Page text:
I’ve ran the G5 for 10 hours now, and not one lockup after passing thermal calibration. Before on the old G5, it could only dream of running this long without an issue. It’s been running great, and I finally own a G5 that is stable for more than a few hours (knock on wood). Temps have been low, and I have not seen anything higher than 189*F even after exporting some lossless video for 20 minutes straight.
G5 2.7

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Power Mac G5 – 2.7GHz Take Two

Earlier on my blog and throughout the PowerPC Centre facebook page, I have talked a bit regarding to a Liquid Cooled 2.7GHz Power Mac G5. I traded Robert (my now best friend, who has done quite a bit for me that I appreciate to the moon and back a billion times over) 2.0GHz G5 for this first 2.7, as I’ve never owned one and would like to see what it was like. Turns out this first one was a pile, and gave me issue after issue with the LCS. So in it’s soon future life, I will be getting some parts off Robert in order to help get this one into a 2.0 or 2.3GHz Air Cooled swap.

So this new one. A few months back I had just received the first 2.7, with UPS messing up the leg and damaging it. Robert happens to live close to a recyclers, so access to Power Mac G5s were easy enough (unlike me where everything has to be shipped into the boonies). The next week he sourced down another 2.7 for me, and this one happened to be in almost perfect shape besides a few missing parts here and there (graphics card, ram, hard drive, side panel). Months came by, and I finally was able to receive it on June 24, months after he had picked it up for me (which I really do appreciate, he is my Mac supplier!).

Standing in the parking lot of the Post Office, I unboxed it in the bed of my truck, and to both of our luck, not one leg was damaged. I brought some parts with me (250GB Hard Drive, 6GB Ram, ATi Radeon 9650 256MB) as I had planned to bring it into the classroom I had to work at but I didn’t get a chance to use it until I got home.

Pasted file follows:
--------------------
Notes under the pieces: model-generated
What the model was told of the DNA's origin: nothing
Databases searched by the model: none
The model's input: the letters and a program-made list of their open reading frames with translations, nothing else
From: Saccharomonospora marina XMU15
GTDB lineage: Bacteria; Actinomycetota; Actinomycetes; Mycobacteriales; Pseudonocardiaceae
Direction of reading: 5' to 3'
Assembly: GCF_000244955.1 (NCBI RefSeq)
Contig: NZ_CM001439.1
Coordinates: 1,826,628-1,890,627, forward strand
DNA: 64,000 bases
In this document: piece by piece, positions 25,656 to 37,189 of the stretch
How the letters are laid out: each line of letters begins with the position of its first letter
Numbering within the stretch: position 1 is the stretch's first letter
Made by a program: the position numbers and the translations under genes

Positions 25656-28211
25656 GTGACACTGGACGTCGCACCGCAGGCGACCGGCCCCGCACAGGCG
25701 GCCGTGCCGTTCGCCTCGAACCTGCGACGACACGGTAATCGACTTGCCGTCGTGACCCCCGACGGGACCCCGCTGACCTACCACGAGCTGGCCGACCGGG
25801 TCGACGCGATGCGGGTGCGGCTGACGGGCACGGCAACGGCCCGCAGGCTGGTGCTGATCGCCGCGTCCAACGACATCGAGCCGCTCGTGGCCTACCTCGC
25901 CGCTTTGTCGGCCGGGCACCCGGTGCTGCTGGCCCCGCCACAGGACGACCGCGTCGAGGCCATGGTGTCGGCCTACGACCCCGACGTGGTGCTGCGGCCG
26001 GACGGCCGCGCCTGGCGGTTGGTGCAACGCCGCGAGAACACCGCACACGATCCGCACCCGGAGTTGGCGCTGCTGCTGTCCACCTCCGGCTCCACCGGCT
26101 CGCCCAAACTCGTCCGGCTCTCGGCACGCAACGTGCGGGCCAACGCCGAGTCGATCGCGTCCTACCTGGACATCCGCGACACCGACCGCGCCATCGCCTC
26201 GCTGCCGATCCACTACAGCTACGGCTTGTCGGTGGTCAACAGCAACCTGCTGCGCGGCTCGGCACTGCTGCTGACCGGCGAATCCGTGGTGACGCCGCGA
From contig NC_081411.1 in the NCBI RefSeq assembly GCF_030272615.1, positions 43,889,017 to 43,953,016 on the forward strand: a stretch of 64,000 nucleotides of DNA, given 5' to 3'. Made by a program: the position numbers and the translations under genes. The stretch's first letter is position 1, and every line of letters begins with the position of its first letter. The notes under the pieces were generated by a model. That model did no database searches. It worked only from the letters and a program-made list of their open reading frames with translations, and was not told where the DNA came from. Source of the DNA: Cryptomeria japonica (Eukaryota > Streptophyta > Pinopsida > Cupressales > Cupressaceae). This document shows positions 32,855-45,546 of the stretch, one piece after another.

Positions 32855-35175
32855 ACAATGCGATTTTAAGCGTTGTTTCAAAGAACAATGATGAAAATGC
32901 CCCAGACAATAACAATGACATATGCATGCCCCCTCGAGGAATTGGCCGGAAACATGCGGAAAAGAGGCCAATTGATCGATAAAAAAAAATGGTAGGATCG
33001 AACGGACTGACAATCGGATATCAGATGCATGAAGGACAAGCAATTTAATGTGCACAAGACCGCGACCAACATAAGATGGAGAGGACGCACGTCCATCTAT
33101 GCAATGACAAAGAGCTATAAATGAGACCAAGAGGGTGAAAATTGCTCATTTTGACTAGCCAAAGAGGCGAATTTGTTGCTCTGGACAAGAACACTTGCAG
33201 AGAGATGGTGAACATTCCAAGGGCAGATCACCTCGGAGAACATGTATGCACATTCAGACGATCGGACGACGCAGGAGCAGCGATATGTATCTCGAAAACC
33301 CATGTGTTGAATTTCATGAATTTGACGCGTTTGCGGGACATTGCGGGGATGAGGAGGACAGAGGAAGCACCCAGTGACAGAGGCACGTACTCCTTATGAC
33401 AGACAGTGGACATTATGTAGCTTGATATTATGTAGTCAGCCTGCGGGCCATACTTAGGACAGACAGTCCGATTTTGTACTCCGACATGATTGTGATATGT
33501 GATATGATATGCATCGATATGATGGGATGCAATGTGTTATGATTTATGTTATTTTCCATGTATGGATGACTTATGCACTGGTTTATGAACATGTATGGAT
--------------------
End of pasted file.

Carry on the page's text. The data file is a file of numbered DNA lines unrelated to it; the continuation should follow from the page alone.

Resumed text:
G5 truckG5 passenger

To my luck, again I was amazed. Booted right on up and the temps were low. At idle they were no higher than 165*F, and streaming a 720p YouTube video for 45 minutes raised the temps up to 188*F, which were miles better than the previous G5.

This post is long enough, expect more surprises from Robert and I, we have lots of great ideas and Macs to post about all summer long 🙂


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It’s been a While!

Sorry for no updates guys! The past two months have been super busy for the team, but now that school is out and summer is here expect some PowerPC awesomeness!


We are doing lots of work to the PowerPC Archive site, and we are expanding what we are doing. PowerPC History is a new page we were working on, talking about various Mac models. Right now we have (almost) everything from the iMac G3 up to the PowerBooks of 2005. Another thing coming soon is a Tiger selection as most of the software on the archive is for Leopard. Reviews, tutorials, and much more is coming! So is our future “PowerPC Talk” with people, coming soon!

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23″ Cinema Display HD

Figured next on the list would be a new display, and the 23″ model seemed like a good fit. The 20″ is small and the 30″ takes up an entire desk and then some. This display has a resolution of 1920×1200, which is higher than the 1080p resolution of 1920×1080 at a 16:9 ratio. Apple’s displays have always been 16:10 (for the most part, late 2009 iMacs and iPhone 5′s went to 16:9 among some other recent stuff). Going from the 22″ ACD (G4 style) the resolution is insane. That 22″ had 1600×1024. And, another bonus is the 23″ is much more brighter so we can see our Photoshop work in better detail! The USB hub is awesome, as it provides power so I can charge my iPhone right through the display.


With this new display (although really from 2004) nearly all websites are centered. On the old ACD everything was offset, so that was one of the first differences I noticed right away. One issue I had was image persistence which these seem common for. This was easily fixed by creating a pure white image and open it in preview, then go full screen and let it sit for half an hour. It took longer for it to completely disappear on my display. Besides that, this display has been awesome and the real-estate is amazing, and looks good on the desk!